What We Learned From Tony Hawk About Authenticity

…try, try—and try—again.

Not long after his fateful meeting with the fence, Tony’s neighborhood friends started skating, too. Every so often, someone would build a ramp in their driveway, and the kids would skate on it for hours until it was torn down (or the neighbors got angry). “It felt more like a fad, like pogs or yo-yos or something,” he says.

Though there were a few skate parks in the area, Tony wasn’t old enough to go to the one everyone went to, but he did see people flying out of swimming pools. “That was my moment. That was my epiphany. I was like, “I want to do that. Whatever it takes to get there, I want to do that. I want to fly out of these pools because that looks like they’re defying gravity—and looks like the most fun.”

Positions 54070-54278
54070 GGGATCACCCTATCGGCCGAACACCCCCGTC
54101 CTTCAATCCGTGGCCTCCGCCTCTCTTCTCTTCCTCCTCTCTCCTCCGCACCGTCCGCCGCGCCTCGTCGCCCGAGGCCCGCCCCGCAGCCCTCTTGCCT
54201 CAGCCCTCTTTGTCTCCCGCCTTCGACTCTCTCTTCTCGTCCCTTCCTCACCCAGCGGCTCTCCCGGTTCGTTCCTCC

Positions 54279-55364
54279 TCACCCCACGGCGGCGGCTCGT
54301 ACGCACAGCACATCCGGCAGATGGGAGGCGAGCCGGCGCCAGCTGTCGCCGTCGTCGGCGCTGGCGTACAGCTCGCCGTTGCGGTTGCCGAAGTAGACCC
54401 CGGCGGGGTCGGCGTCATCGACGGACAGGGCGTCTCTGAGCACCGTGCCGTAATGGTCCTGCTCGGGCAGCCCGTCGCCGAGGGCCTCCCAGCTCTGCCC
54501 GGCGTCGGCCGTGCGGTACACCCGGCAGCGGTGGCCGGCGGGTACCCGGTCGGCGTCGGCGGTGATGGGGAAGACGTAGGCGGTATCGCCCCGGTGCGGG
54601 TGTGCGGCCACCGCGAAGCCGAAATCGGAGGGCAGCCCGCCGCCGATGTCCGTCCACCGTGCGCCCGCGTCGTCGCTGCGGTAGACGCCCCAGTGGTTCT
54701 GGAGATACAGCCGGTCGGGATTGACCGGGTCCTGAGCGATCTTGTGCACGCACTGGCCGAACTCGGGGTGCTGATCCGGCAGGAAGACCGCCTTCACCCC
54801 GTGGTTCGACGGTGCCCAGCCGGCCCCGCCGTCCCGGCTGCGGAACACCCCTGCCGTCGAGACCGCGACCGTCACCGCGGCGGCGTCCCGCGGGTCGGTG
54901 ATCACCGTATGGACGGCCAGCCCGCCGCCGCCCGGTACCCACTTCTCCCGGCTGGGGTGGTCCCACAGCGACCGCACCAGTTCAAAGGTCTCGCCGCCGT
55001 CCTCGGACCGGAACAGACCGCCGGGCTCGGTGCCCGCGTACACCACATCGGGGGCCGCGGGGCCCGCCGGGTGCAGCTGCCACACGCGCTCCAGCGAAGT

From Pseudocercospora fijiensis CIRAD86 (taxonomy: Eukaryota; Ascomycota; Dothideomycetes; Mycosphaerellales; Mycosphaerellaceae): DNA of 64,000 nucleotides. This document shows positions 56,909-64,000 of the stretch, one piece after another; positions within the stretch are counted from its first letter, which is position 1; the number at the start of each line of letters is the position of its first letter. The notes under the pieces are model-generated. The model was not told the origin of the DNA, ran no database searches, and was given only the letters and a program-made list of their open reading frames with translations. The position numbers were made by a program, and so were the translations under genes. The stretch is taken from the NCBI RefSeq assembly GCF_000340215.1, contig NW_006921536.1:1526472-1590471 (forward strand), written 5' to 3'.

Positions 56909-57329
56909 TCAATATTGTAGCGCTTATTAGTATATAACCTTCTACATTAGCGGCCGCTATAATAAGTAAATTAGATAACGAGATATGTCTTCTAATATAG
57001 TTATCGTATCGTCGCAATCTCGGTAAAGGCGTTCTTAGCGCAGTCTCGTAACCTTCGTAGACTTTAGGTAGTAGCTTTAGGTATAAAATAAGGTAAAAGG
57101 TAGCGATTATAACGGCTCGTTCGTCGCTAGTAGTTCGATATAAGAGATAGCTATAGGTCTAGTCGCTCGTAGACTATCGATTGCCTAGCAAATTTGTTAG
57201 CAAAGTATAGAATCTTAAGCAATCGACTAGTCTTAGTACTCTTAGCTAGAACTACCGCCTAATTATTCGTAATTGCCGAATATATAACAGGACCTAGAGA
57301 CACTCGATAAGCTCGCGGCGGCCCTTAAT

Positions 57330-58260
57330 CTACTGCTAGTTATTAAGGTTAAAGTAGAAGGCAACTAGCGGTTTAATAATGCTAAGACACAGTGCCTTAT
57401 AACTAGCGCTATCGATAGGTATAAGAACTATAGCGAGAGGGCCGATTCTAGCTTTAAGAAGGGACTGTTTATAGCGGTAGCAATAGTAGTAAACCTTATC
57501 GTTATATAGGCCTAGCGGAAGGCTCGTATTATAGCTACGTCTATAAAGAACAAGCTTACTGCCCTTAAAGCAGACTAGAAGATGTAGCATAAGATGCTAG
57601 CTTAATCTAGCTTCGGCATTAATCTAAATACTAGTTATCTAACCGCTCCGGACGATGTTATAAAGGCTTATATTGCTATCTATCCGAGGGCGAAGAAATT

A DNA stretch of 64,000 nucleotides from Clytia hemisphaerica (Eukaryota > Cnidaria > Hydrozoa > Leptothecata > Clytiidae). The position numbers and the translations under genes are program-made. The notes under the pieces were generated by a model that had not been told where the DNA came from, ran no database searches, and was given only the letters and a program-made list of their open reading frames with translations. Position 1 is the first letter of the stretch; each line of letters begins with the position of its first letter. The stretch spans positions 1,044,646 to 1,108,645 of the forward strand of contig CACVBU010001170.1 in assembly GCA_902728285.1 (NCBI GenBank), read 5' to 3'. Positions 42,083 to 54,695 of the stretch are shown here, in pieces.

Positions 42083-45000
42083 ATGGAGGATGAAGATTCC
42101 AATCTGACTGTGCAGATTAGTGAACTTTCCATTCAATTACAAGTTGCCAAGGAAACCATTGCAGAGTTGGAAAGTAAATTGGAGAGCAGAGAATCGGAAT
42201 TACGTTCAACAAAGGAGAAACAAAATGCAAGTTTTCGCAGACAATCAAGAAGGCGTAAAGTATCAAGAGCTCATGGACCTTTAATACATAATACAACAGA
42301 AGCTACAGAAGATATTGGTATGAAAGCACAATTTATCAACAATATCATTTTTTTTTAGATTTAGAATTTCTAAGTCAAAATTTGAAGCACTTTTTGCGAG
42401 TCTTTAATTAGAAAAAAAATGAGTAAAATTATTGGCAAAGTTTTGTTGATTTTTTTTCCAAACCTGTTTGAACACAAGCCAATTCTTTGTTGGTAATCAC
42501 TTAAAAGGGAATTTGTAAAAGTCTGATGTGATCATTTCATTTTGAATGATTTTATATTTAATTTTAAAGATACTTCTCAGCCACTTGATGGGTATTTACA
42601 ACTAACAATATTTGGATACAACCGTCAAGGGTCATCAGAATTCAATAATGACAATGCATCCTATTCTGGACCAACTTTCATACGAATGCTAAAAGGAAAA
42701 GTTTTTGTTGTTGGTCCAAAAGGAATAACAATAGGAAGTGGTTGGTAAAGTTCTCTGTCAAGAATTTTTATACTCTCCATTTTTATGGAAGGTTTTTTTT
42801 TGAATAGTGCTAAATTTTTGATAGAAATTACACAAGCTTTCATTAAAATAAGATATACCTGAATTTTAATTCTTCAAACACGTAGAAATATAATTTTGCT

Always plan for the future.

Things in the skating world started to ramp up and get bigger to the point where Tony was making serious money when he about 17, so his dad convinced him to invest in a house and put money away.

“We were living this dream, but that dream had never existed before, so we were creating the dream,” Tony says.

Don’t forget to be yourself.

As endorsement deals started to pour in, Tony realized he wasn’t being authentic to himself.

“I vowed that if I ever got to do anything in the future, I would keep that control, and keep that authenticity, because it just really was not representative of who I was as a skater,” he says.


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